Justin Beals: Yeah, absolutely. Then on the ISO side, ISO 27001 and brand new and on the Strike Graph product, ISO 27701, just to make it difficult, is a privacy-specific standard that has an assessment methodology, so you can be certified against it. That covers GDPR quite well, I think, as well, right?

Sam Oberholzer: 100% of an overlap of GDPR. For those of you that don't know GDPR, it is a global privacy law, but mainly within Europe, but you're going to start seeing that's the highest, strictest privacy standard in the world. So if you are GDPR compliant, then you're going to be good everywhere else. Everything else, it's already covered, which is nice.

Justin Beals: We've seen other markets deal with this, like a tidal wave, right?

Sam Oberholzer: Absolutely.

Justin Beals: One day, it's okay, you're getting contracts. You don't have to prove it. The next day, everyone is asking for it and being ahead of the curve means that you box out the competition in a sales motion. There is nothing better in your RFP response for school adoption than saying, "We're SOC2 certified." That ensures some control over privacy, especially when your competitors haven't done it yet. So I think for those organizations that want to grow quickly, I think there's an opportunity here to lean in ahead of the movement of the marketplace instead of feeling like you have to respond to it.

 

Is FERPA a cybersecurity framework? 

The short answer is no. If you’re in the education world, you’ve probably heard of the Federal Educational Rights to Privacy Act, or FERPA. Passed in 1974, FERPA regulates how schools and federally funded educational institutions — and the third-party vendors they share data with — must protect students’ personally identifiable information (PII). The problem is FERPA came into being well before cybersecurity was on the radar and doesn’t offer specific guidance for our modern technologies. Because of this, many schools are struggling to determine how to ensure that the EdTech vendors they work with are FERPA compliant.

Which security certifications work best for EdTech companies?

Currently, many EdTech companies are being asked for specific security certifications to prove that their cybersecurity satisfies the FERPA requirements that schools must meet. Two security frameworks, in particular, that are already tried and tested in a broad variety of industries are starting to gain traction in the EdTech world — SOC 2 and ISO 27001

In fact, some state governments are already requiring SOC 2 compliance or ISO 27001 certification for any technology purchases made on behalf of the state — which includes the Department of Education. In other cases, EdTech companies are being given security questionnaires by schools that are almost identical to a SOC 2 assessment.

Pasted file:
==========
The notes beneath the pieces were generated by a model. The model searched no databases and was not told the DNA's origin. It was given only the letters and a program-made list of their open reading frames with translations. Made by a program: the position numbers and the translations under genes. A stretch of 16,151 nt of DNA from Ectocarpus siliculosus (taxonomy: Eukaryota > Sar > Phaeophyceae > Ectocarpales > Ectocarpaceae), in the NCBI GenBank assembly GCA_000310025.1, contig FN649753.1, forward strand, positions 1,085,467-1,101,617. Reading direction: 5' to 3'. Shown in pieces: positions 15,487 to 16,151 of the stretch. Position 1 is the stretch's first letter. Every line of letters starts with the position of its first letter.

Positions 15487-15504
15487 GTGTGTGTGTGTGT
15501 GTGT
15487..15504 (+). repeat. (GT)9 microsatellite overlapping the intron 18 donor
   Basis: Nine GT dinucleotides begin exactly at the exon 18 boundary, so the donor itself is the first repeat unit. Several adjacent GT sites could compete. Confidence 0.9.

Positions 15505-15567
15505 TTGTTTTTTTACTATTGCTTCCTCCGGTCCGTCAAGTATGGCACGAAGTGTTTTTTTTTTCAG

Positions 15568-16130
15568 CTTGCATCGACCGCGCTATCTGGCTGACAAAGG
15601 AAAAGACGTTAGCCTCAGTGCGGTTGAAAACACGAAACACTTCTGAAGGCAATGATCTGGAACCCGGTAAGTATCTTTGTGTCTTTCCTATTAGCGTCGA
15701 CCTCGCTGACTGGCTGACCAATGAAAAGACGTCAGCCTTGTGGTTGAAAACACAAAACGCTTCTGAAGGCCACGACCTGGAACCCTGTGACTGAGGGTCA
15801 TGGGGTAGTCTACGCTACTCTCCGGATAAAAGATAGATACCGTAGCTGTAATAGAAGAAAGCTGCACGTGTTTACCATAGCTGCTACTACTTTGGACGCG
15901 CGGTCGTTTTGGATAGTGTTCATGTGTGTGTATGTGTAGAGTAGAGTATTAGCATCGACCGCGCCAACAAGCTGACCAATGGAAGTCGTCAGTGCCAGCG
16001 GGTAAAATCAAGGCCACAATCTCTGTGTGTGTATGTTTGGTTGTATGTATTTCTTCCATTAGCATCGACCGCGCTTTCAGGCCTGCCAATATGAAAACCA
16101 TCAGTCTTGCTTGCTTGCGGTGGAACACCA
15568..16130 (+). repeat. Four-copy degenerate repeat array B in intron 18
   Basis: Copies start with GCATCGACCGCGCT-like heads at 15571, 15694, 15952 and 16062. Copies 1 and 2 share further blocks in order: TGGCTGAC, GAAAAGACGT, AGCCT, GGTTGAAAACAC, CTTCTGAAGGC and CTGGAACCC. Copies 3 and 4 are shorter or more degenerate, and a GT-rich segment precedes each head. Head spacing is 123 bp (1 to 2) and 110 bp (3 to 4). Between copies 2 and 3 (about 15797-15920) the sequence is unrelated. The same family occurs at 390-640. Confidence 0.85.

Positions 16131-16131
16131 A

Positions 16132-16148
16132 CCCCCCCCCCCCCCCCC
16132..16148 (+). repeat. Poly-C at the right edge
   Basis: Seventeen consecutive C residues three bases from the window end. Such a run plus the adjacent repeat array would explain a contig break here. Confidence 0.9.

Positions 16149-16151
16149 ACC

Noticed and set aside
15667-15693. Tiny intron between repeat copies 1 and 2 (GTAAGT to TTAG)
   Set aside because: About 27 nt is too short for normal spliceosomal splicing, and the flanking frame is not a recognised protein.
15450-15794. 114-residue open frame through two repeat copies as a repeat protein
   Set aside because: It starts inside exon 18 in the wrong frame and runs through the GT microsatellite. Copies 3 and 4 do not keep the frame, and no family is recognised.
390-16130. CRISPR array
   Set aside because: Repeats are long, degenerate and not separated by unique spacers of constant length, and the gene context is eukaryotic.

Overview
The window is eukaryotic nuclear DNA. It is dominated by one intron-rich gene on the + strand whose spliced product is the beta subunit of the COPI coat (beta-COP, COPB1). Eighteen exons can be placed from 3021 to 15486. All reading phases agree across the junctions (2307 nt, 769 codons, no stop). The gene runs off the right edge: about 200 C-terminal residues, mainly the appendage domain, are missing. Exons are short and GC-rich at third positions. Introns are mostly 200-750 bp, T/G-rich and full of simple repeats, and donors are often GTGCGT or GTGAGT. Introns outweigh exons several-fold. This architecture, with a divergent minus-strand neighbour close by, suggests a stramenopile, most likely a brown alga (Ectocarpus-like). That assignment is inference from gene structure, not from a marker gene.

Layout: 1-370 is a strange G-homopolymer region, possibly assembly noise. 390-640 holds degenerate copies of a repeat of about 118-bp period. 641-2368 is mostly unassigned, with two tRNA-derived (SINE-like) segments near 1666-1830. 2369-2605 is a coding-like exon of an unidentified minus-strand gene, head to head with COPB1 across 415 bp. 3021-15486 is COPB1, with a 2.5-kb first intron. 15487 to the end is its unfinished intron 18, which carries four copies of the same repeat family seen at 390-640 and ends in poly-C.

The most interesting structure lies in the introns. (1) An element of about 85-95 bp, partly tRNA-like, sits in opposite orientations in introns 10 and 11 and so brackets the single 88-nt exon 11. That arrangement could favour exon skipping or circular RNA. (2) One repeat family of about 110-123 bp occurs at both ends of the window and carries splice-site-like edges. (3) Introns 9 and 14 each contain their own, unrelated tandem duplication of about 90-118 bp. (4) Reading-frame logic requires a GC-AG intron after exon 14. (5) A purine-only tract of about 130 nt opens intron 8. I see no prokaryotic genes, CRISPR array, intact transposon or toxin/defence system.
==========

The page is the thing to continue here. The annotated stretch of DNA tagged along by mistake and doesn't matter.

Both of these frameworks translate perfectly for EdTech companies needing to prove FERPA compliance to the schools they contract with. And, because they are already accepted across many industries — they are a strong foundation for additional security certifications that may become necessary as an EdTech company grows.

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SOC 2 vs. ISO 27001? Which is right for my EdTech company?

Depending on the current reach of your organization and its immediate goals, one of these frameworks may make more sense than the other. 

SOC 2 — United States

SOC 2 is right for EdTech companies based primarily in the United States and organizations planning to do business only in certain US regions (by aligning with specific state standards, for example). SOC 2 is an excellent, baseline security framework widely recognized throughout different US industries. It’s a great starting point for organizations who are just setting their security stance because it helps pave the way for additional certifications. 

ISO 27001 — EU, Asia, or international 

ISO 27001 is the way to go for companies that are planning to do business in Europe or Asia or expand internationally in the near future because it is recognized on a more international scale. This is also a beneficial starting point for companies who know they will need to address privacy regulations in the EU since ISO 27701 can be used to show GDPR compliance. 

Stay a step ahead of the competition

If the schools your EdTech company partners with aren’t asking for these certifications yet, they likely will be soon. Starting the compliance process now means you’ll be in a position to sign contracts when your competition is scrambling to understand which security certifications they need. And in the meantime, your SOC 2 compliant status or ISO 27001 certification will ease the FERPA anxieties of potential partners, allowing you to confidently build relationships and revenue.